Status Reports

Through the presidentially led working groups, the membership proposed scores of reforms to improve student-athlete well-being, enhance academic requirements, address accountability issues and tackle resource concerns. Most changes suggested through this process were adopted by the Division I Board of Directors and remain in place today. These charts provide detail on the status of reforms proposed in five different areas:

Click to download these reports as a PDF

 

Academics Reform

Adopted In Progress Rejected

CHANGE

STATUS

IMPACT

Postseason Eligibility

Multi-year 930 team APR

Adopted August 2011.
Penalties effective for post-season competition in 2014-15.
Requires teams participating in postseason to earn multi-year APR of at least 930, predicting an approximate Graduation Success Rate of 50 percent.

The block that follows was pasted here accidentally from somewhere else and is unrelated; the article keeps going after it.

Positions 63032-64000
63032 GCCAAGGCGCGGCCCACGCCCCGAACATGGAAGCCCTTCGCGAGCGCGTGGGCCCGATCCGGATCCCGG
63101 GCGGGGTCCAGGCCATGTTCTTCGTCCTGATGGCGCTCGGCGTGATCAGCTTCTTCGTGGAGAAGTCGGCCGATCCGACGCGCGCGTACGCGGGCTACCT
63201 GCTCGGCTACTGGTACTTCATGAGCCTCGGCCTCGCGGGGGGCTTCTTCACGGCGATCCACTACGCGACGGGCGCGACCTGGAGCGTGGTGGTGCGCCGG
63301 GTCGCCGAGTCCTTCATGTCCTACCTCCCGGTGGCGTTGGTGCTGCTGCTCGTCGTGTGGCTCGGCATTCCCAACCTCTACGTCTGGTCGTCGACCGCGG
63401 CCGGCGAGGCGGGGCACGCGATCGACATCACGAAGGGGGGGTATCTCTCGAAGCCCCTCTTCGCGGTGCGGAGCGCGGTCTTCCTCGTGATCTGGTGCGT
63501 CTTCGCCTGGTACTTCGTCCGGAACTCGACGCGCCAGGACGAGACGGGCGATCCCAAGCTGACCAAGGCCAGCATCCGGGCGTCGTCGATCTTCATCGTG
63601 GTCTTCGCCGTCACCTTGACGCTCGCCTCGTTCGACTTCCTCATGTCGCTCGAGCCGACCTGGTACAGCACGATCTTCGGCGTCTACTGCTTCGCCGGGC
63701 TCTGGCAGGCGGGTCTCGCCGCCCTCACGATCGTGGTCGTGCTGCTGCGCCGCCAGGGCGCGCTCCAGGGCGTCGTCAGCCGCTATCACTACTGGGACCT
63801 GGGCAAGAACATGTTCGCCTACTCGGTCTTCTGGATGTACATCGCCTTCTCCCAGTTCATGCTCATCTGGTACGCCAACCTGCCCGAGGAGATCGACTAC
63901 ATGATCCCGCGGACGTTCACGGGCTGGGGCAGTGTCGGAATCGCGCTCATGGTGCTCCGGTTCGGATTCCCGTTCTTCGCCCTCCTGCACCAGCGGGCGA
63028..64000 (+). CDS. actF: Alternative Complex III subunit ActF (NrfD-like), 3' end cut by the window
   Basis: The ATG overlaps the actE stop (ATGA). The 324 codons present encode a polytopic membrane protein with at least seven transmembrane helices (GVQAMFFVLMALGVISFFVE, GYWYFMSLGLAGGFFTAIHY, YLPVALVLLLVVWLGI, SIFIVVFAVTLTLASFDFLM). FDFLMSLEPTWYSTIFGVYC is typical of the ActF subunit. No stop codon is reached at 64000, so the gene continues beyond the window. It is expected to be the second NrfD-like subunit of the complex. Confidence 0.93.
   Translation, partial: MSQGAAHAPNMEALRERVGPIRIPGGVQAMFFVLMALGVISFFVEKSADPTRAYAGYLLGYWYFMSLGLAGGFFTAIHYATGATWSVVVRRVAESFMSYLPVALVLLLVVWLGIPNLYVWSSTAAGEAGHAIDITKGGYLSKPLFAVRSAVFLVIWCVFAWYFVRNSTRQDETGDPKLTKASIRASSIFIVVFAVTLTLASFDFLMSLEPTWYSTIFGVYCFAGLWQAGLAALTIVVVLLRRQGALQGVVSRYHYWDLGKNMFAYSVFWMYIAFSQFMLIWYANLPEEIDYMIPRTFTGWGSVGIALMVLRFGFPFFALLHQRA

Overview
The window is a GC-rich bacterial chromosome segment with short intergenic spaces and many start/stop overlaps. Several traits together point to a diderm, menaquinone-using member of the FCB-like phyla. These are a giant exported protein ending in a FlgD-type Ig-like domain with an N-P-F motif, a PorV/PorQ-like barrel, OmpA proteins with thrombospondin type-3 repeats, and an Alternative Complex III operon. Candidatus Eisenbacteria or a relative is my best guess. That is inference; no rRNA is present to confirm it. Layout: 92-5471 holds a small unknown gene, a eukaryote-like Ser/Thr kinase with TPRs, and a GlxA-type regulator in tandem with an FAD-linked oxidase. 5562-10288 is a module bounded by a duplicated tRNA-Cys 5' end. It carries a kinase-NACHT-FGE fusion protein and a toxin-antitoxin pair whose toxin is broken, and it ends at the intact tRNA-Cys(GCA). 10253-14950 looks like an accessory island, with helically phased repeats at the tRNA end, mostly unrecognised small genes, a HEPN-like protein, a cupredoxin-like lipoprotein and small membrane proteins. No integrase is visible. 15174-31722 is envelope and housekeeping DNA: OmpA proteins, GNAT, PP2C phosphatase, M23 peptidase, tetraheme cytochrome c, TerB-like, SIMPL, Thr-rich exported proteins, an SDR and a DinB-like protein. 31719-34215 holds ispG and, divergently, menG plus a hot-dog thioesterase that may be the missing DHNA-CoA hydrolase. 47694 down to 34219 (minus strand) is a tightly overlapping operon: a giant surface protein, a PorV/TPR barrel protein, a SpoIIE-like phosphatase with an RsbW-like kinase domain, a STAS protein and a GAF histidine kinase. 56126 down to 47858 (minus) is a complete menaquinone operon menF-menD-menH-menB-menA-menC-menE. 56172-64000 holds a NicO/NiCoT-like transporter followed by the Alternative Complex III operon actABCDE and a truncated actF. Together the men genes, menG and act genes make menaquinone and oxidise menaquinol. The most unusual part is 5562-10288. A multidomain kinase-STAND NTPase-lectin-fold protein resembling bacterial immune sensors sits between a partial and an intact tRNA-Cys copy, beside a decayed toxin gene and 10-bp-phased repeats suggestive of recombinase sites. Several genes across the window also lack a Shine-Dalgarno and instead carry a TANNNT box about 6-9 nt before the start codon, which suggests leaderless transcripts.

Initial Eligibility

High school core GPA of 2.3 to compete in first year

Adopted October 2011.
Effective August 2016.
Prepares student-athletes for collegiate academic work.

Initial Eligibility

Ten core courses required before start of high school senior year: seven in math, English and science

Adopted October 2011.
Effective date August 2016.
Ensures prospective student-athletes make academic progress in high school.

Initial Eligibility

More rigorous sliding scale index of test scores and GPA

Board decided current sliding scale is sufficient at this time. Prepares student-athletes for collegiate academic work.

Initial Eligibility

Change to GPA calculation